Oh, the power of the internet! Nandi Bushell has a story to inspire young girls everywhere. Originating from South Africa and being brought up in the UK, Bushell started posting drum covers of rock songs. Her videos garnered recognition from rock legends such as Dave Grohl and Lenny Kravitz, and what followed was an epic drum battle with Dave Grohl during the 2020 COVID-19 pandemic. Bushell was suddenly everywhere! She appeared on The Ellen DeGeneres Show, joined the Foo Fighters in concert, and even performed at Queen Elizabeth’s Platinum Jubilee.

Bushell started playing the drums just as every child with musical curiosity does. Her fascination was sparked by watching a performance, specifically Ringo Starr and The Beatles’ playing “Hey Jude.” Her parents then gifted her a kit, and she started taking lessons with a drum instructor. Her story shows how anything is possible if you stick with what you love and put yourself out there! Check out the cover that sparked her drum battle with Dave Grohl here:

Senri Kawaguchi

Senri Kawaguchi is a Japanese jazz and fusion drummer given the name tekazuhime or “Princess of Many Strokes.” She started drumming at five after her father purchased her an electronic drum kit. Initially, she received local lessons, but her skills flourished when she began learning from acclaimed drum instructor Kozo Suganuma. Under his guidance, Kawaguchi started playing with prominent Japanese rock bands and musicians like Kyoji Yamamoto and Tetsuo Sakurai. By the age of 13, she was placed on Drummerworld’s list of top 500 drummers.

Lauren Young

Lauren Young’s drum career started by accident. When she forgot her permission slip to join the elementary school band’s string section, she took up percussion instead. It turned out to be the best thing that happened to her, as it led to discovering a newfound passion. Influenced by her parents’ love for Nirvana and the Foo Fighters, Lauren looked up to Dave Grohl and Taylor Hawkins. Like Bushell, Young started posting videos online and now has over 100k followers on Instagram.

On her website, she states, “I am a drummer – it is what I do, it is what I desire, it is my passion. Watching and learning from such amazing professionals inspires me to be the best version of me each and every day.”

Sina Drums

Born in 1999 in Marburg, Germany, Sina comes from a musical background, with her mother being a pianist and her father a professional live and studio musician. At two years old, she joined her father on a Beatles Tribute Band tour across Europe. When she turned 10, Sina started drumming after her father purchased a kit for his studio. She picked it up to help him in studio sessions since it was his weakest instrument. Within a year, she mastered the drums and posted her first cover on YouTube, performing Dream Theater’s “Metropolis Pt. 1,” receiving great praise. She found that doing covers was the best way to learn the different styles of different drummers.

Eventually, Sina wanted to expand her skills, so she joined the Drummers Institute in Krefeld for a year of intense study while simultaneously working on original music projects. Over time, she has collaborated with numerous musicians and embarked on frequent tours, showcasing her incredible drumming abilities.

Danielle Haim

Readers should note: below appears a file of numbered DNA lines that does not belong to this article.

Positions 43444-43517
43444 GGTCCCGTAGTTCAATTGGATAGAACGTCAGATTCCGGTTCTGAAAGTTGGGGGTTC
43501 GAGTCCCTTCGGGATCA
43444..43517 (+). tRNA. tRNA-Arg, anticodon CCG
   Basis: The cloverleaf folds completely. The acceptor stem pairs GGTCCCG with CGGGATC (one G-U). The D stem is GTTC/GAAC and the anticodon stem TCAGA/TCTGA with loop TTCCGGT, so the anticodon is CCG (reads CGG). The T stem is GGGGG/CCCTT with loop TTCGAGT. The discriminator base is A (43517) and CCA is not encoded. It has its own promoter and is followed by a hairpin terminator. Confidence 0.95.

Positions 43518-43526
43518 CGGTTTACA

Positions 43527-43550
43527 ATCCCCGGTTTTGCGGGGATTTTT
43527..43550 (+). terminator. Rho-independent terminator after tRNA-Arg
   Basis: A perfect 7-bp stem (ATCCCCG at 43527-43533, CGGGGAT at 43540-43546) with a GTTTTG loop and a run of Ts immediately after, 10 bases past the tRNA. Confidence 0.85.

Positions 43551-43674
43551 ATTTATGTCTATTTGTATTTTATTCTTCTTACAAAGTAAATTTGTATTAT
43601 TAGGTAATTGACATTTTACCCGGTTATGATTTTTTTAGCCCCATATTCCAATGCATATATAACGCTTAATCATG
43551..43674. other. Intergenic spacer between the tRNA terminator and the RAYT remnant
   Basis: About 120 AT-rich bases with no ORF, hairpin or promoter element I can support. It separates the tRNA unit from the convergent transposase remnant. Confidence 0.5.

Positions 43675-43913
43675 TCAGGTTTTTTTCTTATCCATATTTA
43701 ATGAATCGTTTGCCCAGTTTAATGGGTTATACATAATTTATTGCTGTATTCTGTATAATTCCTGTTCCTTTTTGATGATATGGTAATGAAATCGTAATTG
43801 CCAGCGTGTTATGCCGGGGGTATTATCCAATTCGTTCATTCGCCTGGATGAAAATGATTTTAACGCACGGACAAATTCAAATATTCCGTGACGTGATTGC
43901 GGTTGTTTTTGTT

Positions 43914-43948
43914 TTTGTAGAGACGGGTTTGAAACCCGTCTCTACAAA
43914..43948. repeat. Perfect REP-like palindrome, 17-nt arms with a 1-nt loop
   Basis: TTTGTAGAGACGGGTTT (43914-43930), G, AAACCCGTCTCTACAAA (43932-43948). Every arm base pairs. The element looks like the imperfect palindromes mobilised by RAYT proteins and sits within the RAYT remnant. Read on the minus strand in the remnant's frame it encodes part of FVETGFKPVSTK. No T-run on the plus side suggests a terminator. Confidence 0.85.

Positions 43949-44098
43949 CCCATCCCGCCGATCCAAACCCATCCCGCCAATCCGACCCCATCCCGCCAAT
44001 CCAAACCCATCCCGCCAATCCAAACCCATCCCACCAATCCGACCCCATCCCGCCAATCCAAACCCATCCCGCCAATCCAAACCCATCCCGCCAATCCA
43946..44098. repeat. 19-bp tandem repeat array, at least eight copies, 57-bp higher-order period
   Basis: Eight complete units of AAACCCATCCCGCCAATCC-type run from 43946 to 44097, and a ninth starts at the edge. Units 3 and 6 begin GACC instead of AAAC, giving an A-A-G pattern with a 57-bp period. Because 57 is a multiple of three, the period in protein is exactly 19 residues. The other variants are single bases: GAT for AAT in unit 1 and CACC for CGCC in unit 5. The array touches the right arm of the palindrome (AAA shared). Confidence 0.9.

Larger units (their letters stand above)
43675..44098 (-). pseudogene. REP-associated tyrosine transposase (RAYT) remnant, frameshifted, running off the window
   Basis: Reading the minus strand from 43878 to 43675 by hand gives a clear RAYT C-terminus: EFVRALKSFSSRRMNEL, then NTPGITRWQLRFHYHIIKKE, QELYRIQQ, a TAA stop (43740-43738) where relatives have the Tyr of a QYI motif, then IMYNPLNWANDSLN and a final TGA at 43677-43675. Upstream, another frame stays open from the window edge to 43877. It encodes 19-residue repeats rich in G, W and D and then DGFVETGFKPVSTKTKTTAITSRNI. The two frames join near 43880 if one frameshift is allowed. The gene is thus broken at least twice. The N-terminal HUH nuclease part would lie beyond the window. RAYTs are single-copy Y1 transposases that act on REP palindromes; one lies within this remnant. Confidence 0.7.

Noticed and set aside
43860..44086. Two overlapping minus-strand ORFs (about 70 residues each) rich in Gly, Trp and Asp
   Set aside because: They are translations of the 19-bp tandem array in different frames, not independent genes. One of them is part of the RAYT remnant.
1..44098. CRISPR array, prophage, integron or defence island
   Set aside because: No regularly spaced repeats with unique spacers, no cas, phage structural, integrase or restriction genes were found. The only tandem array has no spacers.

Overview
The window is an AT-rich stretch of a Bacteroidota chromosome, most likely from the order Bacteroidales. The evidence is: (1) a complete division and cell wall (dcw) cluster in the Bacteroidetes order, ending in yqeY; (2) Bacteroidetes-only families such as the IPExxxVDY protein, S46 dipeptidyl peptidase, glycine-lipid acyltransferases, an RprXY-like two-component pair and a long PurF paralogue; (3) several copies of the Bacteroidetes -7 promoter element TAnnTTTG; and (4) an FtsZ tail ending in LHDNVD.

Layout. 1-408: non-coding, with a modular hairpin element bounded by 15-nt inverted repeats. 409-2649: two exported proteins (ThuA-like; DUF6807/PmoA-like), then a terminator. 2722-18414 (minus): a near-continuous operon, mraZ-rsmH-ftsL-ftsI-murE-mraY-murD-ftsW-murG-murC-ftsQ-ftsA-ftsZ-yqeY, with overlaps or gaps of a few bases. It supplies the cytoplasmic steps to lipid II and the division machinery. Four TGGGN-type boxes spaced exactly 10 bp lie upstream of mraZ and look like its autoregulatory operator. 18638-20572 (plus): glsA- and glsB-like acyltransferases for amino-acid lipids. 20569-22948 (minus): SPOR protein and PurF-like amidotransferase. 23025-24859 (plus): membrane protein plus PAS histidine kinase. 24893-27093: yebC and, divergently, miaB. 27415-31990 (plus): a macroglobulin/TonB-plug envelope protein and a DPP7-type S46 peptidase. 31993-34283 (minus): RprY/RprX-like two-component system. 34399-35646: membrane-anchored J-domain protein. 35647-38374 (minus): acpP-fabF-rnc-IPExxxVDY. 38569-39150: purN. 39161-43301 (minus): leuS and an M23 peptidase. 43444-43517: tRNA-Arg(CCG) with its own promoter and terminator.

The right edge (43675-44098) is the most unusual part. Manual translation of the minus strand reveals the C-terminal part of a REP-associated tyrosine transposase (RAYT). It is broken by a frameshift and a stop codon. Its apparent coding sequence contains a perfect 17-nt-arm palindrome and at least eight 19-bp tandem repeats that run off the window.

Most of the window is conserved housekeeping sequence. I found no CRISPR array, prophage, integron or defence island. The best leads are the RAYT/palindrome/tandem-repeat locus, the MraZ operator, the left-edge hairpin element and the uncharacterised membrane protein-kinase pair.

Danielle Haim might appear as the lead guitarist and vocalist for the pop-rock band Haim, but she is the group’s drummer in the studio (and sometimes on stage). Born in the San Fernando Valley, Danielle was introduced to music by her parents at a young age. But what many people do not know is that drums was actually Danielle’s first instrument! Her father introduced her to the drums at the age of four. Haim consists of Danielle and her two sisters, Este and Alana.

Their 2020 album “Women In Music Pt. III” was nominated for Album of the Year at the 2020 Grammy Awards, further solidifying their status as one of the most successful all-girl bands of their generation. Check out Danielle’s drumming while singing in the video below!

The Female Drummers of the Past

There would not be such a stellar present if it were not for the remarkable women who paved the way. The following women were trailblazers in the music industry, establishing a standard that commanded respect from music fans and critics. It is time to honor and celebrate the contributions of past female drummers.

Viola Smith (1930s)

Viola Smith is the perfect place to start when looking into the past. Born in 1912, Viola is considered the first professional jazz drummer. She was named the “fastest girl drummer in the world” during the swing era and published an editorial in Downbeat Magazine, “Give Girl Musicians a Break!” Which urged orchestras to hire female musicians. She participated in The Hour of Charm, which was an all-girl orchestra. She was ahead of her time and paved the way for the following women.

Meg White (2000s)

Meg White

People often criticized Meg White for her simple playing style, but it seemed to be just what the White Stripes needed. Born in Michigan in 1974, Meg White started playing the drums “on a whim” after meeting up-and-coming musician Jack Gillis in 1997. Despite winning six Grammy Awards and earning recognition as one of the greatest drummers of all time, criticism persisted. White acknowledges, “I appreciate other kinds of drummers who play differently, but it’s not my style or what works for this band. I get [criticism] sometimes, and I go through periods where it really bothers me… but I realized that this is what is really needed for this band.”

Her success, despite the critiques, is just another reminder to keep doing what you love. “Seven Nation Army” by The White Stripes continues to be a favorite amongst young drum students to learn. Check it out below!

Cindy Blackman (1990s)

Cindy Blackman is probably one of the coolest ladies on the list. Hailing from Ohio, she is a jazz and rock drummer who attended the Berklee College of Music. She recalls taking one look at a drum kit and knowing it was her destiny: “Just looking at them struck something in my core, and it was completely right from the second I saw them.” After playing around New York for a bit, Blackman was flown out to Los Angeles by Lenny Kravitz and went on to work with him for an impressive 18 years.